All of us are “doing more with less,” especially this year, which means that faculty have precious little time to jazz up lectures. One of the resources that really engages students is the use of relevant videoclips from youtube or other online sources. Most of us are no longer showing traditional films that take up an entire class session. With videoclips of 2-3 minutes, students not only get a break from routine, but they can “get” complicated concepts very quickly.
In today’s classes, I showed a TED video of Martin Seligman talking about positive psychology and another clip of Robert Hare talking about the differences between the reactions of psychopaths and normal people to emotional words. In both cases, the films led to students coming to my office hour to learn more about the topics. Hooray!
The downside of using videoclips is the timeconsuming nature of searching for the right ones. When we did our Instructor’s Manual for Discovering Biological Psychology, I spent many hours sifting through online videos to find just the right ones to recommend. The concept of doing this for all the courses I teach was daunting.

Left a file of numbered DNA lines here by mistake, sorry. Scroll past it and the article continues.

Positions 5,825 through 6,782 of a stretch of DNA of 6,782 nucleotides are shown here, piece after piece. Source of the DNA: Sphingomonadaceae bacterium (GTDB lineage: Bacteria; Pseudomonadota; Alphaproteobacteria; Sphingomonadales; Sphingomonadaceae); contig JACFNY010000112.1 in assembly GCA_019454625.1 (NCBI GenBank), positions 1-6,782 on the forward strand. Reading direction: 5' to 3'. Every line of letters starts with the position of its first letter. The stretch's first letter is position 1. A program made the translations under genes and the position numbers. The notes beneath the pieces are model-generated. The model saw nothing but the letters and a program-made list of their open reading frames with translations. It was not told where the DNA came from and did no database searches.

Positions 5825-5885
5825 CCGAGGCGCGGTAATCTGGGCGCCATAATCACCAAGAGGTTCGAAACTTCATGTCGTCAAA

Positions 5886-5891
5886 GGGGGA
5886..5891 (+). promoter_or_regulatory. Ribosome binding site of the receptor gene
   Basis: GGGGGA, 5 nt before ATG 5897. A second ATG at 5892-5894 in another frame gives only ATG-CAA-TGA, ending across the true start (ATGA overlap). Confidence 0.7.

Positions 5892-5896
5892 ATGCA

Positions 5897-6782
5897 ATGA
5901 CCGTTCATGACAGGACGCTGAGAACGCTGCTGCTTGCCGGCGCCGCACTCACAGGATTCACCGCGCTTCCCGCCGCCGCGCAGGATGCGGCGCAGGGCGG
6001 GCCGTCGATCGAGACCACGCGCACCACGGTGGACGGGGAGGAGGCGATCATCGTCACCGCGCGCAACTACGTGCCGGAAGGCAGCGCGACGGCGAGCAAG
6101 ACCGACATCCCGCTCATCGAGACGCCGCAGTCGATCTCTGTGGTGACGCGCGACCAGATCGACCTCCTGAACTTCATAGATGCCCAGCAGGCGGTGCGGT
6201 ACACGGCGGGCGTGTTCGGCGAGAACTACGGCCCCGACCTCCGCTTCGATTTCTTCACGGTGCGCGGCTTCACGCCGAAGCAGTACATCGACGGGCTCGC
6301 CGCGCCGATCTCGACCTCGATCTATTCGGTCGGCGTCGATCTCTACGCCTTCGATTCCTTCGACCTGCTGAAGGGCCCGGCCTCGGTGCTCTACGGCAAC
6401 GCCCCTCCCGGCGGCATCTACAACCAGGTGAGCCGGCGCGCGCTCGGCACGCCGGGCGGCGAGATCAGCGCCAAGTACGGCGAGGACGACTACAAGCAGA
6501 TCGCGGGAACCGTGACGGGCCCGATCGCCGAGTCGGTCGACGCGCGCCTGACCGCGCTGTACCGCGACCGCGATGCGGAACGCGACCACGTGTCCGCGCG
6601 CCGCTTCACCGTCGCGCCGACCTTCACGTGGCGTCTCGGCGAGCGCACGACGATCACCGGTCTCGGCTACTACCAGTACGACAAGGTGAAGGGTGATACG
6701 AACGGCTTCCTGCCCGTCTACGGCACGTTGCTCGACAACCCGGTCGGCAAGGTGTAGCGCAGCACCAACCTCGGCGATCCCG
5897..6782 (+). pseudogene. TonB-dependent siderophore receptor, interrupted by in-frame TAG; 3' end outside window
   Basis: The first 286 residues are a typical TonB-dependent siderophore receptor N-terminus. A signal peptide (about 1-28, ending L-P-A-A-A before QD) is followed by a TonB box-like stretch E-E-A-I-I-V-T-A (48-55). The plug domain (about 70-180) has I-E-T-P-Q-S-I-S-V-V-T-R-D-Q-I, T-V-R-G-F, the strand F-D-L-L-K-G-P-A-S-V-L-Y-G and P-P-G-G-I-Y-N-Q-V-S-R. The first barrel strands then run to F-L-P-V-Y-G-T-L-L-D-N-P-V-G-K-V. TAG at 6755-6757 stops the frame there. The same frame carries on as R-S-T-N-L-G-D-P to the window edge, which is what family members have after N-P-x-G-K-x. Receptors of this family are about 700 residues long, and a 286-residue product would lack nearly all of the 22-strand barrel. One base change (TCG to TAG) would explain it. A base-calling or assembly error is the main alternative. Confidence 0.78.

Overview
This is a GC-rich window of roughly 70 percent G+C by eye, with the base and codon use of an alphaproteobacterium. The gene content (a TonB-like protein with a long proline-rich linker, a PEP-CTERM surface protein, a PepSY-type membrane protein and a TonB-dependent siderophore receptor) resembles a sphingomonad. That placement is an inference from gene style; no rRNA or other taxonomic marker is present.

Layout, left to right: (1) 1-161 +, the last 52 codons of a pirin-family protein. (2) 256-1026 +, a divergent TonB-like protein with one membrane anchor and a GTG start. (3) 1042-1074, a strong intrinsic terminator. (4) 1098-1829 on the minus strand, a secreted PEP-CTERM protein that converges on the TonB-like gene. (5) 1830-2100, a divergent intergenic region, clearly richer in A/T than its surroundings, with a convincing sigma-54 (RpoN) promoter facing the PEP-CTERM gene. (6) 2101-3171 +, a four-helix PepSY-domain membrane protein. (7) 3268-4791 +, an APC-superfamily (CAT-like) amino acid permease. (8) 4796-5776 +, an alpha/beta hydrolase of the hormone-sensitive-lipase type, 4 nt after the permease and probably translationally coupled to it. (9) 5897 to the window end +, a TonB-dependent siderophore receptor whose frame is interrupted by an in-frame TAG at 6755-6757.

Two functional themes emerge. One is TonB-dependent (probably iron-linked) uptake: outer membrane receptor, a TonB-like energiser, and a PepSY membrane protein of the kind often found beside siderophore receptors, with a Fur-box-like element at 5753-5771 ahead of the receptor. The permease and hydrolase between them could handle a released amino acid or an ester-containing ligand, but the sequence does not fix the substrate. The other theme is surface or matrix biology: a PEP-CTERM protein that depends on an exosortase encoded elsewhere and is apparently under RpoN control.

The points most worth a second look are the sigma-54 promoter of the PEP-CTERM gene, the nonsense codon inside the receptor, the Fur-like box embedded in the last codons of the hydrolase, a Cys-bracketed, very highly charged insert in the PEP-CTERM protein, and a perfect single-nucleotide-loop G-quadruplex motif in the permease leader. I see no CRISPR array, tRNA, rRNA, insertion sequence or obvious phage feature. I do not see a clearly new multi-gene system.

Fortunately, my publisher, Cengage, has put together a great new free resource for faculty they’re calling “Clips for Class.” The clips are organized by psychology topic, such as abnormal, consciousness, memory, etc. A preview of the video is accompanied by a short verbal description of the film. Among the featured films is the viral Bowling Green Classical Conditioning clip, in which a student conditions his roommate to flinch after pairing a sound with being shot with an airsoft gun. The description of the clip includes the appropriate thought question: “What ethical violations may have occurred during the making of this video?”
So if you’re looking for ways to include videoclips in your course without spending your entire lifetime searching through youtube, check out the Cengage site. If you have videos of your own to recommend, let me know and I’ll pass them along.